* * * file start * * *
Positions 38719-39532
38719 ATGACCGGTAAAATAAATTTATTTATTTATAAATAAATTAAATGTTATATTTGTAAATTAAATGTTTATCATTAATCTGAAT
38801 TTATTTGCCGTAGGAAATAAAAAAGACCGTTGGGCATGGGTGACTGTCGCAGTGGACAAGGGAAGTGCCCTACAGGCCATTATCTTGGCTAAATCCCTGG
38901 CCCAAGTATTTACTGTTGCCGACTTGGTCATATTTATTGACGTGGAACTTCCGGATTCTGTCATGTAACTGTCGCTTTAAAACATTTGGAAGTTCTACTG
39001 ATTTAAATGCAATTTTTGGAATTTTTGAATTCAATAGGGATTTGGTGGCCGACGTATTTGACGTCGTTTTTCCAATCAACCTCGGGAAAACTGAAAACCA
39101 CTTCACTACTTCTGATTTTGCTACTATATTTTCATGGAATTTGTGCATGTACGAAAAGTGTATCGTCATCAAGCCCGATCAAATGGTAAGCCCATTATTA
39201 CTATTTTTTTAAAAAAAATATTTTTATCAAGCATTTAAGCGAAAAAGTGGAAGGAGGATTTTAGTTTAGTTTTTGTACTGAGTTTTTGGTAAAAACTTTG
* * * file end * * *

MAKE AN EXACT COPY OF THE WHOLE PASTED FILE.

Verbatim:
Positions 38719-39532
38719 ATGACCGGTAAAATAAATTTATTTATTTATAAATAAATTAAATGTTATATTTGTAAATTAAATGTTTATCATTAATCTGAAT
38801 TTATTTGCCGTAGGAAATAAAAAAGACCGTTGGGCATGGGTGACTGTCGCAGTGGACAAGGGAAGTGCCCTACAGGCCATTATCTTGGCTAAATCCCTGG
38901 CCCAAGTATTTACTGTTGCCGACTTGGTCATATTTATTGACGTGGAACTTCCGGATTCTGTCATGTAACTGTCGCTTTAAAACATTTGGAAGTTCTACTG
39001 ATTTAAATGCAATTTTTGGAATTTTTGAATTCAATAGGGATTTGGTGGCCGACGTATTTGACGTCGTTTTTCCAATCAACCTCGGGAAAACTGAAAACCA
39101 CTTCACTACTTCTGATTTTGCTACTATATTTTCATGGAATTTGTGCATGTACGAAAAGTGTATCGTCATCAAGCCCGATCAAATGGTAAGCCCATTATTA
39201 CTATTTTTTTAAAAAAAATATTTTTATCAAGCATTTAAGCGAAAAAGTGGAAGGAGGATTTTAGTTTAGTTTTTGTACTGAGTTTTTGGTAAAAACTTTG